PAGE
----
New study: botanic garden plants are not equal when it comes to conservation.

A. Zamia cycad in it’s natural Bahamas location
B. Cycad in its natural Belize location
C. Comparison specimens from the Montgomery Collections

A new scientific study shows how two closely related species can differ in conservation effectiveness, when grown in a garden. The paper, appearing in BIODIVERSITY AND CONSERVATION, shows that different strategies are needed for different plants, based on biology or geography.

The new paper, supported by a major grant from the Institute of Museum and Library Services, compares two imperiled cycad species from different habitats – sunny beaches and dark rainforest caves – showing that a slower-growing plant may need a larger collection to capture the same amount of genetic diversity as a faster-growing plant.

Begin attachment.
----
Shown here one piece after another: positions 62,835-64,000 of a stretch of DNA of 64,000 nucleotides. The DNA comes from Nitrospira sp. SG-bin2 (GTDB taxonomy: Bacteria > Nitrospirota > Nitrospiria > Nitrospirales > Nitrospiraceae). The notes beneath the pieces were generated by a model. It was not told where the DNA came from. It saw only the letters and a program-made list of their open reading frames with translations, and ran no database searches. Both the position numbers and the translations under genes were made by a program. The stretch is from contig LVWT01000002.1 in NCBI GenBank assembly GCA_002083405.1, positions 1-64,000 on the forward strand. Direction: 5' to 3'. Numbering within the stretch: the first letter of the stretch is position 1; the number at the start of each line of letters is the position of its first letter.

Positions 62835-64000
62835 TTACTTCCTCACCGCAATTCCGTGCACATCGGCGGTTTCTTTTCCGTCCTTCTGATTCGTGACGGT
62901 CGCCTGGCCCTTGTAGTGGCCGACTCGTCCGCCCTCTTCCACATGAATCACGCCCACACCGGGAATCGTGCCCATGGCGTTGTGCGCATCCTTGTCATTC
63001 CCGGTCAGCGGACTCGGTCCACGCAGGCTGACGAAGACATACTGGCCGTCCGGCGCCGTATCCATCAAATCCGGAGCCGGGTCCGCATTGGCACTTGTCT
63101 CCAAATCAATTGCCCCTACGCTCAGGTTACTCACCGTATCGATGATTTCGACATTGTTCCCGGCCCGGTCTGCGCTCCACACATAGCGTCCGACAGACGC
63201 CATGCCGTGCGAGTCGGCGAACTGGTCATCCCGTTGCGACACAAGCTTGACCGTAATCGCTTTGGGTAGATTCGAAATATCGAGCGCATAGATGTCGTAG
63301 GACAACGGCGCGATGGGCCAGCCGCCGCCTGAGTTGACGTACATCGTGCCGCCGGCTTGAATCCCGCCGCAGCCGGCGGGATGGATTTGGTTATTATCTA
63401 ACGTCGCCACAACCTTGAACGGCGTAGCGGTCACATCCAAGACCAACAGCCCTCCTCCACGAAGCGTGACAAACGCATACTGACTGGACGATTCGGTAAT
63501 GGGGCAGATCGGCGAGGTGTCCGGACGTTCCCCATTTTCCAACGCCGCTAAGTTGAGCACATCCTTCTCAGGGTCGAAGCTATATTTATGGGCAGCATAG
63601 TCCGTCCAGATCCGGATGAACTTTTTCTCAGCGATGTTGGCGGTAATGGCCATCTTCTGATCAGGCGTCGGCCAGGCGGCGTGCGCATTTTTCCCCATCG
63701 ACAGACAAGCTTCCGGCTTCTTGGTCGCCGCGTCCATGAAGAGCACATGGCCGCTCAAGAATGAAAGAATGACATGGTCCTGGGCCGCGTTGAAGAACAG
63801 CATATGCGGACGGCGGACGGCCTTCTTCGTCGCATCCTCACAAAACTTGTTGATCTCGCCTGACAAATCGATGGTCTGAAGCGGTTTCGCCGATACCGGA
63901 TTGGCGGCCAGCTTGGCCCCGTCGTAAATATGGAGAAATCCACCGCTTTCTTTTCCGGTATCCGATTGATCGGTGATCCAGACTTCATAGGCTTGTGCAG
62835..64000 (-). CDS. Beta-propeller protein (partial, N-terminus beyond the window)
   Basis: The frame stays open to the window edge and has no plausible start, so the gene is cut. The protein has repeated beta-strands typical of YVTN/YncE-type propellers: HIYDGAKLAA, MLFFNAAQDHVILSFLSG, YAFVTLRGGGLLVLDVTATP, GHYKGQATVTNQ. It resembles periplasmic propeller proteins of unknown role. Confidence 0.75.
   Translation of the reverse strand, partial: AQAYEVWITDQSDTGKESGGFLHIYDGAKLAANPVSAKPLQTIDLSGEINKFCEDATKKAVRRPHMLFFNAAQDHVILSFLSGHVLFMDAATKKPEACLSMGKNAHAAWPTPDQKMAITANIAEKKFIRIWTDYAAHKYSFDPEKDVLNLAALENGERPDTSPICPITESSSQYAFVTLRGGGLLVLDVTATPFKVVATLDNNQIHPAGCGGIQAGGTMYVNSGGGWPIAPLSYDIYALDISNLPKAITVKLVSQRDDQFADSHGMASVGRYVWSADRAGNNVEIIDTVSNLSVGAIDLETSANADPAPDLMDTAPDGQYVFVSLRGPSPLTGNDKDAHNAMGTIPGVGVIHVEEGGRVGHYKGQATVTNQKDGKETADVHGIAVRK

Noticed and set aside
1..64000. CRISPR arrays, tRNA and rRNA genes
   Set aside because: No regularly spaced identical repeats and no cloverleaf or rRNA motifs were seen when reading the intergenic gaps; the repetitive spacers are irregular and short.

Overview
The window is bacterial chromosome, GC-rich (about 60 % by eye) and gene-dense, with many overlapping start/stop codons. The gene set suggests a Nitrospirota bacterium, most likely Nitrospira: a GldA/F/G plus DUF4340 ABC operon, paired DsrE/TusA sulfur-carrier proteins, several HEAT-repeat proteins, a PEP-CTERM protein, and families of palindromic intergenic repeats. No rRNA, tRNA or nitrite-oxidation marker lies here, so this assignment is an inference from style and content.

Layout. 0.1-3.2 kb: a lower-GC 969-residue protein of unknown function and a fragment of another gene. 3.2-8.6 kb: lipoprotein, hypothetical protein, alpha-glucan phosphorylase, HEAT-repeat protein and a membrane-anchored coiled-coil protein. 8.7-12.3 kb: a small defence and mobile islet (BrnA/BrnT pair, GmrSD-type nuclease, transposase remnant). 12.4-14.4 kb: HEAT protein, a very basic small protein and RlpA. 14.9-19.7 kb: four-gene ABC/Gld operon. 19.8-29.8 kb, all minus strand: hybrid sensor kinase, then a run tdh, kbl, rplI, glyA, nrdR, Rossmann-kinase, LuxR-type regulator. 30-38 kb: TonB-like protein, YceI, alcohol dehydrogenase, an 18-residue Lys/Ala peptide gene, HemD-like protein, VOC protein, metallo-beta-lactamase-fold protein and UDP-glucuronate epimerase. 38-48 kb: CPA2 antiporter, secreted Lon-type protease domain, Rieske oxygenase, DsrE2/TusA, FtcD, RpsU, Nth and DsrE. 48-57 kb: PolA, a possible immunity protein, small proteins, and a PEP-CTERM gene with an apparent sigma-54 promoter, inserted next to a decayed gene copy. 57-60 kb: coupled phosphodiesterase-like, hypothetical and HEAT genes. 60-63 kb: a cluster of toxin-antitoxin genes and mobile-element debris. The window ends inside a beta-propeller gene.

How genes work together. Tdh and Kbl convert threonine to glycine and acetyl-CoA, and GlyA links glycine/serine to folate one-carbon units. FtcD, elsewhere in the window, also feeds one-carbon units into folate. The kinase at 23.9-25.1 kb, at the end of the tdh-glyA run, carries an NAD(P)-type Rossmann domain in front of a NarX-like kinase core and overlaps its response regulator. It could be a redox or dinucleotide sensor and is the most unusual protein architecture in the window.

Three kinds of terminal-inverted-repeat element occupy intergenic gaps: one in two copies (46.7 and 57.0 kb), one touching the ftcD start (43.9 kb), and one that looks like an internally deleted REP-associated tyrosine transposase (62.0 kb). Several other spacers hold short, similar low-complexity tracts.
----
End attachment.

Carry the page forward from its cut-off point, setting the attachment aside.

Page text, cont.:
Plants grown in botanic gardens help to conserve a growing number of endangered species. Quoting from the paper, “cultivation of imperiled plants perfectly leverages the skills and assets of the botanic garden field to contribute to species survival.” Figuring out exactly the right number of plants to grow can help gardens use those resources most effectively.


The study is an international and broad collaboration among Montgomery, Bahamas National Trust, Belize Botanic Gardens, Botanic Gardens Conservation International, Fairchild, Florida International University, and the USDA Chapman Field Station. Institute of Museum and Library Services

This project was made possible in part by the Institute of Museum and Library Services [MA-30-14-0123-14]. For more on the IMLS find it on twitter @US_IMLS and Thank you IMLS!